· Another opinion would be sought on the tree by an external arborist.
· An engineering assessment be undertaken to determine the extent of damage to infrastructure by the tree roots and options available to retain the tree.
· A subsequent public meeting would be convened to discuss the findings of the reports.
These reports are presented as attachments to this report.
In order to undertake the investigations and assessments requested by the residents, the eastern part of the vehicular crossing, concrete paving within the property, a strip drain and a drainage pit were removed to locate and assess tree roots and the cause of any damage.
Australian Tree Consultants were engaged to prepare an Arborist Inspection of the subject Tallowwood. The report dated 19 July 2013 is presented as attachment 1.
The report classifies the tree as having fair health and structure. The tree was given a medium hazard rating due to the presence of a bark inclusion located between the main trunk and the western stem. This bark inclusion is considered to be a structural defect that has the potential to fail.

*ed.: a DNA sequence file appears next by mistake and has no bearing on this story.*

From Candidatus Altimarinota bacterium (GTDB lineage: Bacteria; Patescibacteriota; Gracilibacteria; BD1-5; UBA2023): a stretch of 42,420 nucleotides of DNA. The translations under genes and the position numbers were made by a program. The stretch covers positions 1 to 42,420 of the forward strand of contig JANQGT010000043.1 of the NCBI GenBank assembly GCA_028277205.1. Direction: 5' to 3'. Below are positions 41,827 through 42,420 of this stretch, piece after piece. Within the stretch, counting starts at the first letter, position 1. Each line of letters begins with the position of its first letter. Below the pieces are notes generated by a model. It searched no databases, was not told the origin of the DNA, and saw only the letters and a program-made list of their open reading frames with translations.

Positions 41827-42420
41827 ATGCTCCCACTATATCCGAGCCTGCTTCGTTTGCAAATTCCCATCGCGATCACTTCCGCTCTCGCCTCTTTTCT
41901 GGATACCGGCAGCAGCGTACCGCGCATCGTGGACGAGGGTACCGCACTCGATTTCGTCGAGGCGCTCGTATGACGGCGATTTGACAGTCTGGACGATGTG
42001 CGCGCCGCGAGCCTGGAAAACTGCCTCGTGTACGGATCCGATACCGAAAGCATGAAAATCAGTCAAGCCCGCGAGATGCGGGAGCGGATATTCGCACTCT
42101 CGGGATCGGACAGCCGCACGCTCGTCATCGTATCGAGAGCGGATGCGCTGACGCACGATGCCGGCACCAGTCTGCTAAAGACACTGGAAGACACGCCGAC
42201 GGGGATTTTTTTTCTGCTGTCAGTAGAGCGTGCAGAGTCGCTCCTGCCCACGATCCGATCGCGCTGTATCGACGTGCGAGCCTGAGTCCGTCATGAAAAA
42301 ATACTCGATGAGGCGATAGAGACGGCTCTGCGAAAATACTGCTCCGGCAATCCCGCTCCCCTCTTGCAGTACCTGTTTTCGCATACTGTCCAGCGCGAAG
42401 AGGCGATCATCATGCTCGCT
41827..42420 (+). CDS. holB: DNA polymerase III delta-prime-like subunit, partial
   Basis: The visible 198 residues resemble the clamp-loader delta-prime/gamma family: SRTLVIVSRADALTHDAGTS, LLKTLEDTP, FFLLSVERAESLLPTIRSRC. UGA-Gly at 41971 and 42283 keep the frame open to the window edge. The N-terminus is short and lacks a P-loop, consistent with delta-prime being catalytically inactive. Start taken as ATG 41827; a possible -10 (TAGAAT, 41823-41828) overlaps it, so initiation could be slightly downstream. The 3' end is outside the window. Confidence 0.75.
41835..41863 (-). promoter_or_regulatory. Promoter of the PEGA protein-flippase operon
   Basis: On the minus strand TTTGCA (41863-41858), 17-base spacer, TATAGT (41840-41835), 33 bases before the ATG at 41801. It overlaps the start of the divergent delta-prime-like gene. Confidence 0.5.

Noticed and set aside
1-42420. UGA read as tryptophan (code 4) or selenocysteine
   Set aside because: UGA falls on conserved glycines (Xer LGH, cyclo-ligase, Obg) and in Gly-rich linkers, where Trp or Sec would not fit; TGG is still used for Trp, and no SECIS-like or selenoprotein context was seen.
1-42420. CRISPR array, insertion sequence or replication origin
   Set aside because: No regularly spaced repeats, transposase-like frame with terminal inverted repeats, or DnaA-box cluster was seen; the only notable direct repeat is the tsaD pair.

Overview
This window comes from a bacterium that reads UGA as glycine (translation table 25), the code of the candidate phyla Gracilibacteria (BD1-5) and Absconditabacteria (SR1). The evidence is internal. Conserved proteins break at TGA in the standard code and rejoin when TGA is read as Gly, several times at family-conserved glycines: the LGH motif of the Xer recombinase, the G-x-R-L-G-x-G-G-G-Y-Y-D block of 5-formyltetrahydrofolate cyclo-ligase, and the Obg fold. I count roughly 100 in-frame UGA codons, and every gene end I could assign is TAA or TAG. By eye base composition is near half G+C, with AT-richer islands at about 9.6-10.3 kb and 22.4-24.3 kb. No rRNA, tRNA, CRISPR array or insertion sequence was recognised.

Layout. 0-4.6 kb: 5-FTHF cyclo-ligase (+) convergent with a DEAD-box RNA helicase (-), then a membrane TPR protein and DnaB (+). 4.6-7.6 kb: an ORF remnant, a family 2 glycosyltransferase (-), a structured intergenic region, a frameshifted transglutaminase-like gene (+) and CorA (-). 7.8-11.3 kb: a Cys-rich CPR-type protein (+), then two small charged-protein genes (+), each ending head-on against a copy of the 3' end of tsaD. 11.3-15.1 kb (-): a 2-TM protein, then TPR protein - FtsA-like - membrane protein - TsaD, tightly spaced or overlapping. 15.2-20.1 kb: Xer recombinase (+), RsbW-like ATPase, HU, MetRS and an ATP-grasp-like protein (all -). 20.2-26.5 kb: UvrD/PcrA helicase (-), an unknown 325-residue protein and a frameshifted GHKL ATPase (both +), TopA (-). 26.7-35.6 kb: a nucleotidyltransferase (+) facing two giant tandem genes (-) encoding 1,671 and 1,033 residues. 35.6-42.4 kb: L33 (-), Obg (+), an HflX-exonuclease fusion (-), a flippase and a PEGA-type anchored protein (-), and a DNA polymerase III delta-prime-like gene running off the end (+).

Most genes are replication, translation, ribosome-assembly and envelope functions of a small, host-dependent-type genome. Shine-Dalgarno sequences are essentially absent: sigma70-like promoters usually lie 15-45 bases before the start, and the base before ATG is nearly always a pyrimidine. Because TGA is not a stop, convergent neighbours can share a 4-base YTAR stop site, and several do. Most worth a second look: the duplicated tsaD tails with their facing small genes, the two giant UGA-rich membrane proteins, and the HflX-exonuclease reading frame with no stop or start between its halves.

The tree was given a low retention value mainly due to being inappropriately located for its species.
Whilst the report outlines measures that would need to be taken to retain the tree, it recognises that it will continue to grow and likely cause additional damage to infrastructure.
The Arborist report recommends removal of the tree and planting of a replacement tree in the embankment on the southern side of the access road.
An Engineering assessment report dated 26 July 2013 was prepared by Council’s Manager Technical Services to determine the extent of damage to the garage and civil infrastructure and whether the tree roots have caused the damage. The Engineering assessment report is presented as attachment 2.
The report concluded that:
· The tree roots are unlikely to be the cause of damage to the garage slab and the grated drain.
· The roots are likely the cause of damage to the layback, road pavement and to the vehicular crossing slab.